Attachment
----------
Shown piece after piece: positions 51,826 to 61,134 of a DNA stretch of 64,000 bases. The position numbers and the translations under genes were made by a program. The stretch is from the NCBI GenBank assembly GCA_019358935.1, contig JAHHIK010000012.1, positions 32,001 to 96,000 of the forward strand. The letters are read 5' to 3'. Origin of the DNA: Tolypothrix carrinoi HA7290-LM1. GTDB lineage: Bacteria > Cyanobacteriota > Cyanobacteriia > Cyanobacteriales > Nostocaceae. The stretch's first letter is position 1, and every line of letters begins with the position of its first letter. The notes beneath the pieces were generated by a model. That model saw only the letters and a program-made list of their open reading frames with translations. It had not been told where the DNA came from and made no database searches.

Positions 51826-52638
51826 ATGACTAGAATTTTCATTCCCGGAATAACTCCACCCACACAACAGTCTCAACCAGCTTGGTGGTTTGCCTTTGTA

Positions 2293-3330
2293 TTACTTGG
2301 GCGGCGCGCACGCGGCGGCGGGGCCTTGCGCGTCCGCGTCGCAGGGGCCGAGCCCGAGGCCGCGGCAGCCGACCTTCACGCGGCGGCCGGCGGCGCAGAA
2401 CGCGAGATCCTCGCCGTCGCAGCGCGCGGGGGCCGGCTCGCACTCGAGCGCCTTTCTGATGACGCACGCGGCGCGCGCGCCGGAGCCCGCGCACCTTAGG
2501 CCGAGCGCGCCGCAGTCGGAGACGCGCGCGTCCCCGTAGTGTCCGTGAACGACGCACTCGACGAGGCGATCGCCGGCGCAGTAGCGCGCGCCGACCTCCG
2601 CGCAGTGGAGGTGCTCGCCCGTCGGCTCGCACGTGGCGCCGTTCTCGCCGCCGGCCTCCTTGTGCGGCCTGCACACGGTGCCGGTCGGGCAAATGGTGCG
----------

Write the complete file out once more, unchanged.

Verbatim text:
Shown piece after piece: positions 51,826 to 61,134 of a DNA stretch of 64,000 bases. The position numbers and the translations under genes were made by a program. The stretch is from the NCBI GenBank assembly GCA_019358935.1, contig JAHHIK010000012.1, positions 32,001 to 96,000 of the forward strand. The letters are read 5' to 3'. Origin of the DNA: Tolypothrix carrinoi HA7290-LM1. GTDB lineage: Bacteria > Cyanobacteriota > Cyanobacteriia > Cyanobacteriales > Nostocaceae. The stretch's first letter is position 1, and every line of letters begins with the position of its first letter. The notes beneath the pieces were generated by a model. That model saw only the letters and a program-made list of their open reading frames with translations. It had not been told where the DNA came from and made no database searches.

Positions 51826-52638
51826 ATGACTAGAATTTTCATTCCCGGAATAACTCCACCCACACAACAGTCTCAACCAGCTTGGTGGTTTGCCTTTGTA

Positions 2293-3330
2293 TTACTTGG
2301 GCGGCGCGCACGCGGCGGCGGGGCCTTGCGCGTCCGCGTCGCAGGGGCCGAGCCCGAGGCCGCGGCAGCCGACCTTCACGCGGCGGCCGGCGGCGCAGAA
2401 CGCGAGATCCTCGCCGTCGCAGCGCGCGGGGGCCGGCTCGCACTCGAGCGCCTTTCTGATGACGCACGCGGCGCGCGCGCCGGAGCCCGCGCACCTTAGG
2501 CCGAGCGCGCCGCAGTCGGAGACGCGCGCGTCCCCGTAGTGTCCGTGAACGACGCACTCGACGAGGCGATCGCCGGCGCAGTAGCGCGCGCCGACCTCCG
2601 CGCAGTGGAGGTGCTCGCCCGTCGGCTCGCACGTGGCGCCGTTCTCGCCGCCGGCCTCCTTGTGCGGCCTGCACACGGTGCCGGTCGGGCAAATGGTGCG